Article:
It is no secret that the Israel Defense Forces (IDF) and the United States Armed Forces have a closer relationship today than ever. Common challenges brought about by rising Islamic radicalism around the world (most notably after 9/11) have brought us closer than before and Israel's long experience in combating terrorism is being drawn upon more than ever by our most important ally, the United States.
American forces in Iraq and Afghanistan were trained in techniques and outfitted with equipment developed in Israel from our battle-tested knowledge against guerilla warfare, roadside bombs, and suicide bombers. Common threats, first and foremost emanating from Iran and its rogue nuclear program, are another factor bringing the IDF and the U.S. Armed Forces closer yet. Joint training exercises are commonplace as Israeli commanders and soldiers learn from their American counterparts and vice versa. The two armies learn how to coordinate communications between them and how to cooperate in a future battle field that may require joint action.
But not all cooperation between our two armies is in preparation for future conflicts. One of the more developed areas of cooperation between the IDF and the U.S. Armed Forces is in the growing field of humanitarian help. In this area, Israel has, sadly, accumulated much experience, gained in dealing with mass bombings and missile attacks against the civilian population. The IDF has immeasurable amounts of knowledge in search and rescue, in setting up field hospitals and in coordinating among various first response providers. The United States National Guard is the U.S. arm that handles similar mass casualty events, whether natural or man-made. With a growing demand for humanitarian aid in all four corners of the earth, Israeli military teams from the Homefront Command have been deployed to Haiti, Japan, Turkey and elsewhere, gaining fame for their professionalism and rapid deployment. The Homefront Command has fine-tuned its modus operandi and developed best practices which are now gladly shared with the U.S. National Guard.
It is in this context that a few weeks ago, 120 men and women from the U.S. National Guard arrived in Israel for a joint exercise ("United Front") conducted with 150 men and women from the IDF. Together, these soldiers were not preparing an attack or getting ready for a top-secret operation. They were conducting one more exercise designed to learn from each other and prepare for humanitarian missions here and around the world.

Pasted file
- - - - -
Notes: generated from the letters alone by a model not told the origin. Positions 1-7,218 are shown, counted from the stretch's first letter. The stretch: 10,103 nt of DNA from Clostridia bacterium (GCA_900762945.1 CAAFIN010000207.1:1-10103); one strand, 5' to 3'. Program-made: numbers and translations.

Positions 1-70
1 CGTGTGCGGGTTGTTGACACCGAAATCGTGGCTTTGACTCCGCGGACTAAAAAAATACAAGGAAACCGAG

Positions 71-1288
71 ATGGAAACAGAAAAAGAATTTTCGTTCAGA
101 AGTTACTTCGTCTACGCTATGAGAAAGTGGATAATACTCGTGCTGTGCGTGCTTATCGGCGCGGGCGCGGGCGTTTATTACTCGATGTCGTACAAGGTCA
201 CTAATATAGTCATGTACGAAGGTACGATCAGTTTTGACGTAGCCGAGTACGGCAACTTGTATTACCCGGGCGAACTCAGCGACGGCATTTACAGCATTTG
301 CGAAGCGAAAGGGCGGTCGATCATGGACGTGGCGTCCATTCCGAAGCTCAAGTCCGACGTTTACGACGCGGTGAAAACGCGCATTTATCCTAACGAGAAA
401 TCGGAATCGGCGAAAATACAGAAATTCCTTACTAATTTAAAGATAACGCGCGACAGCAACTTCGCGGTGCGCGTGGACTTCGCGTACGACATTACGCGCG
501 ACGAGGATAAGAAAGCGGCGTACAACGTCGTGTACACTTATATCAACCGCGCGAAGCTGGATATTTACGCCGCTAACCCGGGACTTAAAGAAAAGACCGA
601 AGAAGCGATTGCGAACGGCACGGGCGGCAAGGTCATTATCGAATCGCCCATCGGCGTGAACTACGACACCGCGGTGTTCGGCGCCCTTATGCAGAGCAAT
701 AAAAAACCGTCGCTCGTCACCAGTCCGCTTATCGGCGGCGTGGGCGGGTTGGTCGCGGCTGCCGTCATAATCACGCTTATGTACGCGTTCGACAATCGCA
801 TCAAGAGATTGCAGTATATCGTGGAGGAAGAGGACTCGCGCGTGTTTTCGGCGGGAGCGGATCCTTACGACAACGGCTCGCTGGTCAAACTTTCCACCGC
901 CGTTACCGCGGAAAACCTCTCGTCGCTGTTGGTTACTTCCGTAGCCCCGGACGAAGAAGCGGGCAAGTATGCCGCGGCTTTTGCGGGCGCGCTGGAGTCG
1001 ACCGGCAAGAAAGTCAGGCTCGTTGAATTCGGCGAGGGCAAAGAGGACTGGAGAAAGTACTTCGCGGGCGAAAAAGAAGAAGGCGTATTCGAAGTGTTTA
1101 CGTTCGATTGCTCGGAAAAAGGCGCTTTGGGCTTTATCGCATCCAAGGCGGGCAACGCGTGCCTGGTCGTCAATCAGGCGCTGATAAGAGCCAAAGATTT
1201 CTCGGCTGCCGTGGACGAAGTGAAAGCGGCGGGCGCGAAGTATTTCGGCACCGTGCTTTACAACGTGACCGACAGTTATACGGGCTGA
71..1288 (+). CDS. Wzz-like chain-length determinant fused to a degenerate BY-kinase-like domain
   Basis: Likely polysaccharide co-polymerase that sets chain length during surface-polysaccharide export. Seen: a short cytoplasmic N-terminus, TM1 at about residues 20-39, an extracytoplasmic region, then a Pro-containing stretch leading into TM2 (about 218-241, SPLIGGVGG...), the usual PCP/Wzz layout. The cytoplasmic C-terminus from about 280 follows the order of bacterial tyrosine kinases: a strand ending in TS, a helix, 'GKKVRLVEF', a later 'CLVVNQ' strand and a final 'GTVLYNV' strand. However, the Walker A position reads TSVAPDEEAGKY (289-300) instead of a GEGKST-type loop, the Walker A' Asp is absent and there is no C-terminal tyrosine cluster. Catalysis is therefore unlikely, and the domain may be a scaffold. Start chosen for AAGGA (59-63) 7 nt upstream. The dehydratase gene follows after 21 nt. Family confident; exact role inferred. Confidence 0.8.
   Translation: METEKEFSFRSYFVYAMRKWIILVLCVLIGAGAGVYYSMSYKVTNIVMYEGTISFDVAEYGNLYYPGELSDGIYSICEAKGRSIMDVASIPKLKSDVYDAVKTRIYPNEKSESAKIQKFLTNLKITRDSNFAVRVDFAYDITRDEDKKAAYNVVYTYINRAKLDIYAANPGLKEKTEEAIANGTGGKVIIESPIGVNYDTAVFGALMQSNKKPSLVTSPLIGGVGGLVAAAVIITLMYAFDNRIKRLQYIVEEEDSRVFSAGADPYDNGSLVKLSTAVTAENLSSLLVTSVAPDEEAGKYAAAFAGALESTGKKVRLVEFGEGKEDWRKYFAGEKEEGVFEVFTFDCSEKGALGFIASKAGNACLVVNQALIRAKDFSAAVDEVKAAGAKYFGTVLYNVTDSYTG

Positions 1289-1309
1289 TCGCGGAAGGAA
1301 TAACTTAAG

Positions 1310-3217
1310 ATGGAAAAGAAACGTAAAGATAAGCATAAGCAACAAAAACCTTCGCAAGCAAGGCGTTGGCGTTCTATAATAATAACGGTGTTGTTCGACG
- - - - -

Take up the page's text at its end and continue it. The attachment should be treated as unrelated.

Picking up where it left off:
The scenario for this third joint exercise was a massive earthquake that had brought down numerous buildings. According to the scenario, multiple victims were trapped under the rubble-some wounded and some dead. Together, the National Guard and the IDF soldiers practiced entering into the destroyed buildings and searching for survivors with state of the art equipment and specially trained dogs of the IDF's K-9 unit. Ambulances were called to the scene as was a team of ZAKA, voluntary emergency responders who assist in the recovery of casualties and which has received JUF support. The full-sized exercise pulled together all the different units and personnel who might be involved in a real event, whether in Israel, the United States, or around the world.
As is often the case invariably, this story has a JUF/Chicago connection: Also present at the exercise were three U.S. generals as well as Chicago's own Colonel Alicia Tate-Nadeau, the Israel-based liaison officer for the U.S. National Guard. From the Israeli side, the host of the exercise was Major General Eyal Eisenberg, Commander of the Homefront Command. The two joined two dozen other IDF and Illinois National Guard officers two months ago at a working dinner hosted by JUF where this exercise was a key topic of conversation as was future collaborations.
U.S. Ambassador and Illinois-native Dan Shapiro visited the training site and met the soldiers, expressing his deep appreciation for the cooperation between the two sides and telling the troops how impressed he was with their operation.
The United States and Israel are constantly deepening the level of their military cooperation which is at an unprecedented level. Today, they are working together in order to save lives and assist the needy after natural disasters and mass casualty events. This is the face of our military cooperation that is having a real and positive impact on thousands of lives all over the world. This is how the U.S. and Israel put their forces together for the benefit of all.
Ofer Bavly is the director general of the JUF Israel Office.